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Yukon youth use culture and baseball to lead reconciliation

February 6, 2018

Yukon Child & Youth Advocate Office, in partnership with Jays Care Foundation, the charitable arm of the Toronto Blue Jays, have partnered for the Yukon Rookie League Program.

Yukon Rookie League is directly linked to the Truth and Reconciliation Calls for Action, specifically for action on sports and reconciliation. Jays Care Foundation and the Yukon Child and Youth Advocate Office believe that children and youth need to create their own concepts of reconciliation to define their future. Indigenous youth advisors, Madison McKenna, Nigel Charlie, Jennifer Tuton and Neveah Webb, have led the development of the project by working with the Child Advocate Office and Jayscare Foundation over the last year.

The second series of Youth Leadership workshops is being hosted this week from February 7-9, 2018 at the Canada Games Centre – Coca Cola Fieldhouse. This three-day workshop will host up to forty youth between the ages of 11-13. Youth participants are coming from communities across Yukon. They will build leadership skills while integrating culture and baseball.

Over the last few months, the Child and Youth Advocate Office and Jays Care Foundation reached out to all Yukon elementary schools, as well as community organizations and First Nations governments to recruit youth leaders to attend this workshop.

“Children and youth can transform their communities”, states Child and Youth Advocate, Annette King. “Leadership, culture and sport builds resiliency in children to assist them in tackling the challenges they face in life”.

“Rookie League is a baseball program that teaches youth the life skills inherent to baseball—confidence, self-esteem, communication and resiliency. We are working towards a level playing field where all children and youth in the Yukon have access to the tools they need to thrive and succeed” states Lauren Simeson, Senior Manager, Programs, Jays Care Foundation.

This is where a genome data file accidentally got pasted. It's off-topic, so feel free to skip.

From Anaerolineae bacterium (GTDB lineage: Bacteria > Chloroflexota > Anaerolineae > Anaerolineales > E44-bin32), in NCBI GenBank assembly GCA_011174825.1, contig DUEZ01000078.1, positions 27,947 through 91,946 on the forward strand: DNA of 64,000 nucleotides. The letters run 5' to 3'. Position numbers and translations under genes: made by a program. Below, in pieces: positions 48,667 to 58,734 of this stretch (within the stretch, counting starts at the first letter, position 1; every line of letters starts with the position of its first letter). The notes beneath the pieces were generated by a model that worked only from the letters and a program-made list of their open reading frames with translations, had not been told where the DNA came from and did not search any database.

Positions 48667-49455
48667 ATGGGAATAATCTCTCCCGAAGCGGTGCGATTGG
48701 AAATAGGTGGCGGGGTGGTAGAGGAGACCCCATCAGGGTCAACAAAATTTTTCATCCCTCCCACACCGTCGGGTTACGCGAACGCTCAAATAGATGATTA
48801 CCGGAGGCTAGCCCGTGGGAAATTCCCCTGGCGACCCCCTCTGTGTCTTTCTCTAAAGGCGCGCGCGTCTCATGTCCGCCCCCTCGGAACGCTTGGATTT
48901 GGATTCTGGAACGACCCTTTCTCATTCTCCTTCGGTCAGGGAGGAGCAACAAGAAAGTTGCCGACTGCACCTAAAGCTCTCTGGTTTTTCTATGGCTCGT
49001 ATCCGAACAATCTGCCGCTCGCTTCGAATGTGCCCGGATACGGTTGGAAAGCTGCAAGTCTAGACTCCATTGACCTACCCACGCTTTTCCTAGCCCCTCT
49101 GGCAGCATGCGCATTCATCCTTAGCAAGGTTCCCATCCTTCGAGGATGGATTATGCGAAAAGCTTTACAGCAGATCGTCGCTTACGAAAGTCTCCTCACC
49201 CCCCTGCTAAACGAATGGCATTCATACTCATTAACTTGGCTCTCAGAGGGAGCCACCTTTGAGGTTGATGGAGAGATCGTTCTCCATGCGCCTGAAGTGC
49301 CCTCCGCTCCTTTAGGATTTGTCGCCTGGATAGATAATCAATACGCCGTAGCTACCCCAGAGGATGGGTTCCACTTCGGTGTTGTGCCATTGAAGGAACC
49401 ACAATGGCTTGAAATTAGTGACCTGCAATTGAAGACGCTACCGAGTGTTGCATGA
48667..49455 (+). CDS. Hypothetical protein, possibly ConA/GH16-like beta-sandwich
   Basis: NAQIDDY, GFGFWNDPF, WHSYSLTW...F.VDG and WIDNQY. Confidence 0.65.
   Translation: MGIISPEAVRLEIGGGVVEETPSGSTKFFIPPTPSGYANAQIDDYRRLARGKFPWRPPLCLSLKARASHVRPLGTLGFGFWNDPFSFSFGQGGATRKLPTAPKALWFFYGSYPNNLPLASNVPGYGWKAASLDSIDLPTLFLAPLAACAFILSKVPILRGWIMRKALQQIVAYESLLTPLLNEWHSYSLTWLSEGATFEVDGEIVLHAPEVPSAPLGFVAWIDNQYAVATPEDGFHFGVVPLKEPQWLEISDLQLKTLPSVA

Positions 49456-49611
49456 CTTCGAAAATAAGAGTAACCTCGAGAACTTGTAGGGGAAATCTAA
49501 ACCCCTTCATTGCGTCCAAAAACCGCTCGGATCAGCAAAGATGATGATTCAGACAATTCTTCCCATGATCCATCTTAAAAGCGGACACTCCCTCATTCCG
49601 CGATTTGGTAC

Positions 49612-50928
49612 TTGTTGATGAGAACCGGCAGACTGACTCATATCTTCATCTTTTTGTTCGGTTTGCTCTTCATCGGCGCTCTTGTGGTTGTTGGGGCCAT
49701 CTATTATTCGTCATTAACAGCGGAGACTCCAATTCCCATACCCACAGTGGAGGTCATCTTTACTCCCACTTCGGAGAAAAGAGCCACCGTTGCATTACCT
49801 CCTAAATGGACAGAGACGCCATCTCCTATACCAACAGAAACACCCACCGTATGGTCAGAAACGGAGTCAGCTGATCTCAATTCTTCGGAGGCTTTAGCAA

The project has support from local community organizations who will assist with facilitation, including, BYTE-Empowering Youth, Yukon Aboriginal Sport Circle, Softball Yukon, Boys and Girls Club, , Shakat Journal, and Khasha Reid from Champagne & Aishihik First Nations. In addition, First Nation governments have funded travel expenses for their youth travelling from communities.

Youth participants will learn to develop ball skills, how to implement games in their community, and how to engage participants ensuring peers take part in activities/play. They will also be immersed in learning about First Nations culture and history in Canada and Yukon, they will learn about United Nations Convention on the Rights of the Child (UNCRC) and how to incorporate children’s rights into project activities, and they will experience belonging, mastery, independence and generosity (Circle of Courage Model).

“Sport provides an opportunity to connect to others you may not otherwise meet”, adds King.

Chief Wilton Littlechild, a TRC Commissioner, said in the 2015 closing ceremonies, “we are calling on you to link arms with us, that all Canadians Indigenous or not, young or old, first generation or tenth generation, that we work together to heal and secure a better future”.


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